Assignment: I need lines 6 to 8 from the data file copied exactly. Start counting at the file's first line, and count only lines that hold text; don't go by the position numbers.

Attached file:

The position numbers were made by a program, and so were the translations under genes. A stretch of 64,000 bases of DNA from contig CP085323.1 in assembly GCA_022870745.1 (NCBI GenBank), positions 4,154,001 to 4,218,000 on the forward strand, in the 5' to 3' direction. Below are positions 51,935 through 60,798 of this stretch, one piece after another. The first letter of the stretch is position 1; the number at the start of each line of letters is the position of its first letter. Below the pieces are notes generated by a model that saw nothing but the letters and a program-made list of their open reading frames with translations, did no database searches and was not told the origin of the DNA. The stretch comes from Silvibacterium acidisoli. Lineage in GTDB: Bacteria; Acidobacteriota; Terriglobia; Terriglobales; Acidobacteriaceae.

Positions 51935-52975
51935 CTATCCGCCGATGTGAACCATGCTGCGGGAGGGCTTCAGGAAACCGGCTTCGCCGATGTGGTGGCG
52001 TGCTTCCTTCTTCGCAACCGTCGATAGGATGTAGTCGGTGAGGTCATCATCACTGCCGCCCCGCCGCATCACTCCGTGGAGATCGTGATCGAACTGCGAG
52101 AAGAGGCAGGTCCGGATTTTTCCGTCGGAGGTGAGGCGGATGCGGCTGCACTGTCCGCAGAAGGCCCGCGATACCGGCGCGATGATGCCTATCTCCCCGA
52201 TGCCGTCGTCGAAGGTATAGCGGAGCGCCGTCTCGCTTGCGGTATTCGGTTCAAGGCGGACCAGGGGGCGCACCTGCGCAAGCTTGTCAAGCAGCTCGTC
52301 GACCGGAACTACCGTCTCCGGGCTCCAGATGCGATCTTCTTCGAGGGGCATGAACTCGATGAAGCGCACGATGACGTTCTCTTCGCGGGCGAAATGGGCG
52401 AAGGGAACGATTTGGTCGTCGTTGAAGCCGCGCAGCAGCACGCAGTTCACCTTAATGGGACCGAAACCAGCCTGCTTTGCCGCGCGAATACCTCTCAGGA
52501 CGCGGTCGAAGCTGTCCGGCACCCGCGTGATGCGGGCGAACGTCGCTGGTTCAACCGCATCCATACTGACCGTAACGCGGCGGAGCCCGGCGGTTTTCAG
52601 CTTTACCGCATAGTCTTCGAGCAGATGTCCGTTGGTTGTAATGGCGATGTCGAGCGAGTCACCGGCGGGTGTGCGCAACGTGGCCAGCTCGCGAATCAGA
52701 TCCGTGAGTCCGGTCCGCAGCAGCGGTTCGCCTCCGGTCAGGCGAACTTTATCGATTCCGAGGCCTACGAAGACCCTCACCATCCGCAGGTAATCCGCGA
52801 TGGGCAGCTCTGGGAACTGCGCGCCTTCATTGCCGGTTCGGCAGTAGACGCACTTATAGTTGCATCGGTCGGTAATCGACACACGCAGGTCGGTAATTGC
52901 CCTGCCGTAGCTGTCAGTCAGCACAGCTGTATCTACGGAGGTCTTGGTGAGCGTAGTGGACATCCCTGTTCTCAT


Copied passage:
52201 TGCCGTCGTCGAAGGTATAGCGGAGCGCCGTCTCGCTTGCGGTATTCGGTTCAAGGCGGACCAGGGGGCGCACCTGCGCAAGCTTGTCAAGCAGCTCGTC
52301 GACCGGAACTACCGTCTCCGGGCTCCAGATGCGATCTTCTTCGAGGGGCATGAACTCGATGAAGCGCACGATGACGTTCTCTTCGCGGGCGAAATGGGCG
52401 AAGGGAACGATTTGGTCGTCGTTGAAGCCGCGCAGCAGCACGCAGTTCACCTTAATGGGACCGAAACCAGCCTGCTTTGCCGCGCGAATACCTCTCAGGA